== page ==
City Paper: Some artists in the Facebook community are upset about a critical exchange you had with Barbara Januszkiewicz, an artist in the area. You said that she had an "ax to grind with me" and that "I didn't really understand what she was up to in her work" in comments. Do you think you crossed a line?
Peter Nesbett: No, I don't. There are a few reasons.  
I don't see why having an opinion about an artist's work is a problem. I know most arts professionals would keep opinions or comments like that to themselves. That is their right. But I prefer more candor. 
I shared a series of exchanges [Barbara] and I had. She was rather aggressive with me over the course of six months about doing a studio visit with her, and showing her work, and I was very frank with her that I didn't understand how her work was anything but the aping of others' work from decades ago, with irony or critical conceit, and so I wasn't interested. She didn't like that. Still I don't want to set up up any false expectations—I want people to know where I stand so we don't waste each other's time. 
The most outspoken people on the Dotted Line are people whom I have either declined studio visits with—I am not going to do them simply as a courtesy—or they are the spouse of a former employee who I let go. I think it is important that people recognize that the motive on there end stems from a place of personal disappointment. 
Finally, have you noticed that nearly everyone who has been critical of the auction or WPA is older and white, and yet they claim to be speaking on behalf of the D.C. artist community? I actually don't think they represent the D.C. artist community today. At least not the communities I have been most involved with or interested in. Those communities are much more diverse.
So instead of apologizing for his interpretation of what had caused the avalanche of comments on the WPA Auction issue, Nesbett doubled down on his perception of the reason for Barbara's posting and repeated his unwarranted negative critical response to her work.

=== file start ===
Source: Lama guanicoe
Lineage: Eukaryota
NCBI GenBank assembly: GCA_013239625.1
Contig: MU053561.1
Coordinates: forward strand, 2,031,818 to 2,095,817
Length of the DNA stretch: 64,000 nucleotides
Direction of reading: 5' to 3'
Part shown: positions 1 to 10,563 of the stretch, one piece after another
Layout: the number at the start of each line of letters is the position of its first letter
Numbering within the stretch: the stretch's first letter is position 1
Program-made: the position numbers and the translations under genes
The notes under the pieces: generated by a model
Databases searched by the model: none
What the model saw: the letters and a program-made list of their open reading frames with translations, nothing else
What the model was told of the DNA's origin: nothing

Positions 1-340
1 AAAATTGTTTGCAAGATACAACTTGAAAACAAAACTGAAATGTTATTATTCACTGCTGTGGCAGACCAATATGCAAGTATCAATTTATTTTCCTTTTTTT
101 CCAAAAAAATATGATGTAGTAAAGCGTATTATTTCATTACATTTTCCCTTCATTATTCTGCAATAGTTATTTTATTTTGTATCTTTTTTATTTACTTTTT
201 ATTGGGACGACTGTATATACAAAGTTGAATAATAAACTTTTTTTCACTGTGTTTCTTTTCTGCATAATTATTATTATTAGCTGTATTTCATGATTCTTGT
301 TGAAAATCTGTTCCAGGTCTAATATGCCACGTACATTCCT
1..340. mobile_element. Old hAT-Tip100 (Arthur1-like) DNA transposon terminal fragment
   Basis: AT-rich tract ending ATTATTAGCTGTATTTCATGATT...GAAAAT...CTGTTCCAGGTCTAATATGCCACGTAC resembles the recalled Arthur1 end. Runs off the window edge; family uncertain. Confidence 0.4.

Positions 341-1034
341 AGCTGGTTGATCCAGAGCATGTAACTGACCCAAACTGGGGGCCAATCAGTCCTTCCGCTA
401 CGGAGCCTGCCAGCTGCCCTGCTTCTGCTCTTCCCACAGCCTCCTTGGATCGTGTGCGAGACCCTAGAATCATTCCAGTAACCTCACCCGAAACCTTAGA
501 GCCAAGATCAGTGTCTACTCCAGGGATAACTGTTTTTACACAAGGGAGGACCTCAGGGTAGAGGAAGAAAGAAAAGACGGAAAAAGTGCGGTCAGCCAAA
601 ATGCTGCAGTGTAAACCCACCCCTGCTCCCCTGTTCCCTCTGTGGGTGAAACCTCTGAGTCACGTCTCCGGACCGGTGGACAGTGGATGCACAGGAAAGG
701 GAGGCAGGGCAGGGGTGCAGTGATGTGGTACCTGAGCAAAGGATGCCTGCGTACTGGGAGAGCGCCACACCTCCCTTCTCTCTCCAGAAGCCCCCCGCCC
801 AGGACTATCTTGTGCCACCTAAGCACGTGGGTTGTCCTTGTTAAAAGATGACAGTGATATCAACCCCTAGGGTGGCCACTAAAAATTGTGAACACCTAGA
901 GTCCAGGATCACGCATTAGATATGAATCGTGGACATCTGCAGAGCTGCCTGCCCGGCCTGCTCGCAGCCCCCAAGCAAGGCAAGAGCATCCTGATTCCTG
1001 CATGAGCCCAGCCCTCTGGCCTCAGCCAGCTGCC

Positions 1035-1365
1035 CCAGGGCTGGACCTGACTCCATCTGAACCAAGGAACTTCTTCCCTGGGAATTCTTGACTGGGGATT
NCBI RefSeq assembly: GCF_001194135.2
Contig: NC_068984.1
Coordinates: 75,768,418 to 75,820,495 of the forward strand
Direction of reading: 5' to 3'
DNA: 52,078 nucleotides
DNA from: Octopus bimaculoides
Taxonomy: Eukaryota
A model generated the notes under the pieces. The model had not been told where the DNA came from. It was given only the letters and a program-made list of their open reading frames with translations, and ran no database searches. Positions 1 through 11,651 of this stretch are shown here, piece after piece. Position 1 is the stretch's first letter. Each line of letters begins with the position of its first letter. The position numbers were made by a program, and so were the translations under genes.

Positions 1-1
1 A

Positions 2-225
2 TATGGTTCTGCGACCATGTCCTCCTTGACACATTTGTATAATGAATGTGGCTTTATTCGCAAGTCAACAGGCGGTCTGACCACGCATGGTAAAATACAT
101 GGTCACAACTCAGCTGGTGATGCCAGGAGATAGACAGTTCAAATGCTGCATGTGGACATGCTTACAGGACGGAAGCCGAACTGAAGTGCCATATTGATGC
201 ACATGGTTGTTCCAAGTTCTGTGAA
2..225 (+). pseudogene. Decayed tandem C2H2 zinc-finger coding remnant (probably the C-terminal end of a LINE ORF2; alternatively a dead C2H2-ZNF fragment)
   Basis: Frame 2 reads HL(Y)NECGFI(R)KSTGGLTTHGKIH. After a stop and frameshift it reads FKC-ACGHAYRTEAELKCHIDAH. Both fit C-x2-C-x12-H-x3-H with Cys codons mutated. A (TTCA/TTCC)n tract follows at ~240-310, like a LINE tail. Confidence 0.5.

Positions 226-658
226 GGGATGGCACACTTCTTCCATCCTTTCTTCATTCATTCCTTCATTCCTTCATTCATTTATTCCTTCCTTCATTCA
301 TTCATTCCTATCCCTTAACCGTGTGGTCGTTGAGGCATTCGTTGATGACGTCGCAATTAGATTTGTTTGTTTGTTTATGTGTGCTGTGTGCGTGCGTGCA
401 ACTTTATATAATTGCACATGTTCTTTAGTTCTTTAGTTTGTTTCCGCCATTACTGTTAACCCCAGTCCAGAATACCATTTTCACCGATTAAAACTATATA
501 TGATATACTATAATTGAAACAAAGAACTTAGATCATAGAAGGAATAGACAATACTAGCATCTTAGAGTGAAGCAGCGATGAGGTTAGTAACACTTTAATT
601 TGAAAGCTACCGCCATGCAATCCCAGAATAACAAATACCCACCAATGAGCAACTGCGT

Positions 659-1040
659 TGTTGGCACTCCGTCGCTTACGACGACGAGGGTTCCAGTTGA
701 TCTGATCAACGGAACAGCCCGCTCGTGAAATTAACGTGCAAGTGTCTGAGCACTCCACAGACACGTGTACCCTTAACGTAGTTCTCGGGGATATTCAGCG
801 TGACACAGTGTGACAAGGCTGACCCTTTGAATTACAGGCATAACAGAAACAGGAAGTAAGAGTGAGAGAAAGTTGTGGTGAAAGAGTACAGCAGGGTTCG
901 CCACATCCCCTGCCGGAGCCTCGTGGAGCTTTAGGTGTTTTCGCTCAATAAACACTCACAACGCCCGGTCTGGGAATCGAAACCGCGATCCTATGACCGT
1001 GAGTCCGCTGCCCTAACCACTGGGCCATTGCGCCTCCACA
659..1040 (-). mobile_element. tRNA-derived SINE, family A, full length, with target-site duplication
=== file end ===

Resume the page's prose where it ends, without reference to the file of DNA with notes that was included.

But then, in my opinion, he extended the discussion into a whole other realm, when he makes the completely unexpected and insulting claim that "nearly everyone who has been critical of the auction or WPA is older and white, and yet they claim to be speaking on behalf of the D.C. artist community?"


The race card (combined with the age card) makes an appearance on a discussion about the multiple inclusion of out of area artists for a local artist-driven organization!
There's so much wrong and offensive about this, that I don't know where to start... so instead I've copied what an artist in the comments' thread (who's neither white nor old) emailed me; the artist notes that:

1.Peter solicited and offered to meet with artists in the local community.
2.Barbara has stated that she contacted him with only one email inviting him to her studio. He declined and therefore never saw her work nor engaged in a personal conversation. There has been no proof of an aggressive solicitation as claimed.
3.An online question was posed regarding the auction and it was not directed at any party. It was intended as an invitation for artists to voice their concerns/opinions and to engage in community dialogue.
4.The intent of this forum was not intended to engage in personal attacks.
5.Age nor race was not an issue raised by the artists
6.Anyone who engages in the practice, procurement, sales, promotion, curatorial, purchase, review of art,  etc. should be recognized as a valued member of the art community regardless of age, gender, race or sexual orientation.
7.Personal attacks and harsh public criticism of an artist’s work and value is unwarranted.
8.‘Aping’ the work of an artist in a city that paints its streets with stripes should not be an acceptable value judgment.

Personally, now I think that Nesbett has stepped over a separate line from which there's no apology, and the maelstrom of commenters are now discussing a much harsher response to the WPA than the lost opportunity to engage the artists on a constructive dialogue.

Frankly, I am lost as to why Nesbett went on this race/age card angle? It wasn't needed, and from seeing the names of the artists involved in the hundreds of comments, it is also inaccurate.

As one commenter dryly noted: "I wonder if he feels the same about the demographics of collectors??"

What next?

Wanna go to an opening this week?

"In This Moment"

Christina Tenaglia and Anne C. Smith

March 30-June 4, 2017
Vernissage Saturday April 8 6:30-8:30
Live Music by Terraplane

3766 Howard Ave
Kensington MD 20895
Thursday-Sunday 12-5:30 and always by appointment